Wednesday, April 21, 2010
I've had a crazy week and am thrilled my Wednesday is here. Keep on the lookout for my new Chow.com video on making crepes. And, don't forget to join my fan page on Facebook (Jodi Liano). My students are taking some fantastic photos in class so you can check out what we're doing. If you can't make it to Tante Marie's in person, the page let's you do it vicariously. Enjoy!
With asparagus so abundant at the market these days, I'm rarely shopping without a bundle or two in my cart. My go-to method is a simple high-heat oven roast with olive oil, salt, and pepper. I always watch those spears carefully as overcooked asparagus is one of my least favorite things-limp, slimy, blech! In today's New York Times Melissa Clark explores another method for getting the veggie just right- steaming in parchment packets (what the French call "en papillote"). The bundles are made up of asparagus spears, herbs, mushrooms, and prosciutto, drizzled with olive oil, then tightly wrapped and baked for ONE HOUR at 200 degrees. I know, it sounds crazy but she claims (and I for one trust whatever Melissa claims!) that the slow method creates asparagus perfection and infuses the herbs and prosciutto into every bite. Remember, Baked Asparagus with Shitake, Prosciutto, and Couscous may feel like it takes a long time but it is largely unattended cooking. Wrap it up, pop it in the oven, and put your feet up with a big glass of wine. Before you know it dinner will be ready!
Spending time in Thailand last year made me love the food of Southeast Asia even more than I did before. The constant balance of hot, sour, salty, and sweet makes every meal a pleasure to eat. I also love how the dishes vary so much in temperature and texture, particularly the ever present salads. In today's Washington Post there is a recipe for a Vietnamese Chicken Salad that is as healthy as it is simple. The nuoc cham, or seasoned fish sauce, is key to giving this salad its distinct flavor. Fish sauce is the "salt" ingredient in Southeast Asian cooking, much like soy is used in China and Japan.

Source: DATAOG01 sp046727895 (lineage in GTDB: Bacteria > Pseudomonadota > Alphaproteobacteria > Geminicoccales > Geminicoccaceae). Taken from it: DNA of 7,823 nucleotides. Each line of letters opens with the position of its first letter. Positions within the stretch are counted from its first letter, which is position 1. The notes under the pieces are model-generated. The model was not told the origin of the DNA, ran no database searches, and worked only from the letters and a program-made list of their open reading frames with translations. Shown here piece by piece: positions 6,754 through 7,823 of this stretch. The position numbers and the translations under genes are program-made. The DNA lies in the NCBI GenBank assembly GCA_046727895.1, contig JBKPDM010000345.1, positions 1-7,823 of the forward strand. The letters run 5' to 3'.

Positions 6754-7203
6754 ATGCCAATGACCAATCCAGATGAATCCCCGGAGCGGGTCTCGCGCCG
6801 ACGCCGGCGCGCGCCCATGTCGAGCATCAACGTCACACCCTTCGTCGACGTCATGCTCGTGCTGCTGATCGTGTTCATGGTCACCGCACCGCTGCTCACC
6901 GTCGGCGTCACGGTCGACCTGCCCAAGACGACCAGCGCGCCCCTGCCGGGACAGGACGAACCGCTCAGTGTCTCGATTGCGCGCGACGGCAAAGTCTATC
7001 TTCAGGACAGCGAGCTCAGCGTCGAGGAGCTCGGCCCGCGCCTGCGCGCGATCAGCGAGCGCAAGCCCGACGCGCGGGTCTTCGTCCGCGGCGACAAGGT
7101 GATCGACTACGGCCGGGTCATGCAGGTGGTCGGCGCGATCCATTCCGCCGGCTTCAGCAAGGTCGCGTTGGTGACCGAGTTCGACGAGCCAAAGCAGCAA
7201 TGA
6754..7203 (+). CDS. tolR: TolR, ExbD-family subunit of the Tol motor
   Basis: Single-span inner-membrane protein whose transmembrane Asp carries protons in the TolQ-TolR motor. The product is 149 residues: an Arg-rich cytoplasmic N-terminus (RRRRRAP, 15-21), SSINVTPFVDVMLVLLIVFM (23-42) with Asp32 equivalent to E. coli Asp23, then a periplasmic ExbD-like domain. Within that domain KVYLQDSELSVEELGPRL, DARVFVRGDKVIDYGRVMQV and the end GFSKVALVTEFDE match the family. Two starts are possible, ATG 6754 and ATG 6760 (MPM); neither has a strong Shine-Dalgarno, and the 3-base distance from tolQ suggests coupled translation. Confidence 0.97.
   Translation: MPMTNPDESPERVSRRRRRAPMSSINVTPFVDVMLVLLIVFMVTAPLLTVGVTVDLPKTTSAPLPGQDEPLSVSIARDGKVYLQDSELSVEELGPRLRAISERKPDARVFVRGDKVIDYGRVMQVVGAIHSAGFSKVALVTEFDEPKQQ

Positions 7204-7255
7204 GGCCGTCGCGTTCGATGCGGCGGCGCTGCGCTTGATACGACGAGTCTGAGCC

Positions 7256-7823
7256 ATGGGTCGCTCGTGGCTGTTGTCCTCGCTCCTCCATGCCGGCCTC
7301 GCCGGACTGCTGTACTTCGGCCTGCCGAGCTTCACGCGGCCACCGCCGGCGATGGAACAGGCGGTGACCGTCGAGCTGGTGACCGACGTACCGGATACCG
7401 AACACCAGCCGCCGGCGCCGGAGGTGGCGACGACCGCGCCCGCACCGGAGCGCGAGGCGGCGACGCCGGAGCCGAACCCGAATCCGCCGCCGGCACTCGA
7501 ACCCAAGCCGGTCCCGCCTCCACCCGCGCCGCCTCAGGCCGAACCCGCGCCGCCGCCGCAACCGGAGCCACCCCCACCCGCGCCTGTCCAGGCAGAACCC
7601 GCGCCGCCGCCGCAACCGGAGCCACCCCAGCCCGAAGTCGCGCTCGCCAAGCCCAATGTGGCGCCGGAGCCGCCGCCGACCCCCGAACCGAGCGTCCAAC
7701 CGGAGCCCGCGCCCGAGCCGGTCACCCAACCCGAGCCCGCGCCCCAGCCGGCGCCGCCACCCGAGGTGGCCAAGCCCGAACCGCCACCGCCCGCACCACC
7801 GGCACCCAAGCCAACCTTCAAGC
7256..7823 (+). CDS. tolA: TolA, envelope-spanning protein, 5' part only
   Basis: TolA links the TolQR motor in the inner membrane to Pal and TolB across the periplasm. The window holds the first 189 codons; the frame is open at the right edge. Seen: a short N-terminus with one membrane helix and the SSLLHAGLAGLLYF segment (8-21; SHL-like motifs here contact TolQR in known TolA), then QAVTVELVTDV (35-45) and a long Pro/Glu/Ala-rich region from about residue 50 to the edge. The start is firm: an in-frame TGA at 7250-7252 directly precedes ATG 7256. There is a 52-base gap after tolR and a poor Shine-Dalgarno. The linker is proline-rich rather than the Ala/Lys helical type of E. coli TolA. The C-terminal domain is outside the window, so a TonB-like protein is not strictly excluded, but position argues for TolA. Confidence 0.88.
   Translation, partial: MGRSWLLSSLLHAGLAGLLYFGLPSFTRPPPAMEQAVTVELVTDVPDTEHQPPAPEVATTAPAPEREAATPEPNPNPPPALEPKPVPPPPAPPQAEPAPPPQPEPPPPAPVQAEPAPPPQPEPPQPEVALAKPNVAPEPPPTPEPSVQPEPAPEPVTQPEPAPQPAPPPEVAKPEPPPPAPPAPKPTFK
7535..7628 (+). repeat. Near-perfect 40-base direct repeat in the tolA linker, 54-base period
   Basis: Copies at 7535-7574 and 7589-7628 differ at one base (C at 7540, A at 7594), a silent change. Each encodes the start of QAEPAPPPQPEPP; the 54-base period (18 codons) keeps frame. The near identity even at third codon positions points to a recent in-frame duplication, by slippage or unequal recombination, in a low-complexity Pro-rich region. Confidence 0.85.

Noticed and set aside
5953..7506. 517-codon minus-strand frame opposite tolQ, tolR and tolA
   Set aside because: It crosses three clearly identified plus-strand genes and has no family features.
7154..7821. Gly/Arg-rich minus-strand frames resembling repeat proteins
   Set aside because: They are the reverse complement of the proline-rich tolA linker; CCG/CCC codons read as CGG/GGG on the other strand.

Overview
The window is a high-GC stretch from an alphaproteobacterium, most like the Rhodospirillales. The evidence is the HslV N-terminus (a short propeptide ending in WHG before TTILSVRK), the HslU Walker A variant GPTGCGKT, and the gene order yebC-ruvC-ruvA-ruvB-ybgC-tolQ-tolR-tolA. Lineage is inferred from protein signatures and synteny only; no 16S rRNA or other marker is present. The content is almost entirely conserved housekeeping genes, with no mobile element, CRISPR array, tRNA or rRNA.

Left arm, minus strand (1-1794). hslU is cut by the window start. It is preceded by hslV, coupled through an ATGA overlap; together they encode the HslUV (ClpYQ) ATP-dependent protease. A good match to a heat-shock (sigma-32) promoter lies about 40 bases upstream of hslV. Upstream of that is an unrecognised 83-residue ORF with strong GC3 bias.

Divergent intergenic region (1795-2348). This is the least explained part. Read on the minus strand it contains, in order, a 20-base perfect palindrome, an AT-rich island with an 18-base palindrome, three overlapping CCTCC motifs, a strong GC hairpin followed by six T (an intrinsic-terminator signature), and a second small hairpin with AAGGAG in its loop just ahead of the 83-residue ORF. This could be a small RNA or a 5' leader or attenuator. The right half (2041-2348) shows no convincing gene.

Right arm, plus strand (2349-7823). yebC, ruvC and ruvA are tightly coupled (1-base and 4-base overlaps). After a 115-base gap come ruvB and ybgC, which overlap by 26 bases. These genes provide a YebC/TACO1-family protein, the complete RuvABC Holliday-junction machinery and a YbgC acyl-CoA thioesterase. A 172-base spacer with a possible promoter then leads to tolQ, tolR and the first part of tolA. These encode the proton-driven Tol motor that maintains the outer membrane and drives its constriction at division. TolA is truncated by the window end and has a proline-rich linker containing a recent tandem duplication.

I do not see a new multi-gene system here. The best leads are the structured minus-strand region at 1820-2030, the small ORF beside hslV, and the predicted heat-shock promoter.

Made from fermented anchovies, to say it is pungent is putting it mildly. Mixed with lime juice, sugar, garlic, and chilies it makes nuoc cham, a staple condiment that not only provides the dressing base for this salad but can be used for other things as well. I love it drizzled over fish, as a dip for veggies, or as a marinade for flank steak. It keeps for several days in the fridge so have a batch on hand and the salad will come together in minutes.
Looking like pale creamy carrots, parsnips are root veggies that seem to be finally having their day. I never ate them growing up so as an adult I love experimenting with different ways of cooking parsnips. They have a texture that is a cross between a carrot and a potato and a light, almost herbacious flavor. They're full of potassium and fiber too, meaning we should all add a few to our menus each week. When roasted they caramelize beautifully and become sweet and lovely. I saw the recipe for Spring Parsnip Fritters with Horseradish Cream in today's Seattle Times and I knew it was a keeper. Much like potato pancakes, these pan fried fritters are made with grated parsnips, egg, and a bit of flour. While they would be a great side to your next Sunday dinner, I like the idea of making them silver dollar size and serving them as appetizers. Horseradish cream and maybe even a bit of smoked trout on top, mmmm.
Happy Reading and Happy Cooking.
Posted by Mmm....that's good at 9:01 AM